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Jessica covers Australia's technology start-up scene, writing on breaking news and trends in entrepreneurialism, media and marketing. She was previously named Australia's best New IT Journalist for 2011.

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Mix and match sales

Published 02 November 2011 12:03, Updated 03 November 2011 05:03

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Mid-afternoons used to be a drag at Video Ezy in Kew, Victoria. But since franchisee Daryl McCormack opened a Cold Rock Express outlet in his Video Ezy store a fortnight ago, school kids have been lining up out the door each afternoon to buy its ice-cream creations.

“At 3.30pm there’s normally one or two people in the store but on the day we opened, there were 40 school kids,” McCormack says. “The numbers have blown me away. After the first three days we were dollar for dollar with the core business [of video rental].”

Cold Rock Express is a smaller, low-cost franchisee model from ice-cream chain Cold Rock, which is owned by the Franchised Food Co(FFCo). Express franchisees offer a reduced range of ice-cream and mixer flavours and their Cold Rock bench (it’s like a chilled chopping board) where the ice-creams are constructed is 1.2 metres rather than 1.8 metres. The set-up cost has been lowered to about $100,000, from $300,000.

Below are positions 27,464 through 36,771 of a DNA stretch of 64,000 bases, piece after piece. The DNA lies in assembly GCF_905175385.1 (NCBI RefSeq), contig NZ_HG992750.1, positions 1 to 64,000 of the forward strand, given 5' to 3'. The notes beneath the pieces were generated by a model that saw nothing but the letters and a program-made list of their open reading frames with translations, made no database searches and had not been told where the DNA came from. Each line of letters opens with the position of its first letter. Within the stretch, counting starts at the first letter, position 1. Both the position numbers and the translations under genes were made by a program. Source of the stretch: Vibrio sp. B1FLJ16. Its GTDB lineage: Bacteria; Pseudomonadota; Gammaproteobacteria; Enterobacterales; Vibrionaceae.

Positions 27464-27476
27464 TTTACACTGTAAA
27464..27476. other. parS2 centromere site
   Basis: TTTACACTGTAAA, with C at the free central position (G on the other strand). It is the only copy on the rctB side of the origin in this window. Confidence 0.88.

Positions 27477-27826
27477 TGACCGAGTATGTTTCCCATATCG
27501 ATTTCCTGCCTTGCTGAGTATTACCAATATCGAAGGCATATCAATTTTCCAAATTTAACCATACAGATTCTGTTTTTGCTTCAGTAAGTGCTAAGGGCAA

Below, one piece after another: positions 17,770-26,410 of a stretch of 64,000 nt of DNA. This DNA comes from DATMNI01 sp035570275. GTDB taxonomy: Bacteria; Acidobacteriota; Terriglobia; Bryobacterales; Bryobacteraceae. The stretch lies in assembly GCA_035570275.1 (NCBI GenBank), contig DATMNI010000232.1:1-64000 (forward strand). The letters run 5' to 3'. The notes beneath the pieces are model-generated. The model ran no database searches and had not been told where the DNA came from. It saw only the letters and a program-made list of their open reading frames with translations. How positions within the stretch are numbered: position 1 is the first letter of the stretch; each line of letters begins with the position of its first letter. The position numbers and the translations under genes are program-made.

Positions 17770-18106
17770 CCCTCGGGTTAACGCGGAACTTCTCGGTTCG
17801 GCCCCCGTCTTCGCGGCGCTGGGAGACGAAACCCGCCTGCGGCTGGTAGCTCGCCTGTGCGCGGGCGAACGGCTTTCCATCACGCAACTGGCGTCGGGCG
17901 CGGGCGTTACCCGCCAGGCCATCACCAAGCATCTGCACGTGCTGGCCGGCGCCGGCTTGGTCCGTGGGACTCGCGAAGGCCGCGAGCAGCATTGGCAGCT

Opening a Cold Rock Express in the Video Ezy outlet is a first trial for the concept. FFCo managing director Stan Gordon plans to open six more Express outlets in Souvlakihut stores before the end of the year.

“We’ve developed a concept where a franchisee can get a second revenue stream,” Gordon says. “[Currently] they’re paying rent, staff and overheads and they’re only selling the one product.”

Opening two brands in the one location is a cost-effective way to expand for franchisors and franchisees, the managing director of franchise consultancy 10 Thousand Feet, Ian Krawitz, says. The franchisor does not need to expend as much energy on franchisee recruitment. And for an existing franchisee, rather than spending $250,000 to $500,000 to become a multi-unit franchise owner, they can start a new brand in their current location at a lower entry cost.

“They can do it through cash flow or in a way that doesn’t over extend them,” Krawitz says. “Co-location enables you to expand as a franchisee ... [but] it lets people take smaller steps.”

To ensure it’s a happy marriage, however, there are some pre-nuptials to sort out. The two franchise offerings must be complementary, otherwise there is a risk they could cannibalise each other. Under FFCo’s agreement with McCormack, he can continue operating the Cold Rock Express so long as his main business is videos. If that changes, the agreement terminates, Gordon says.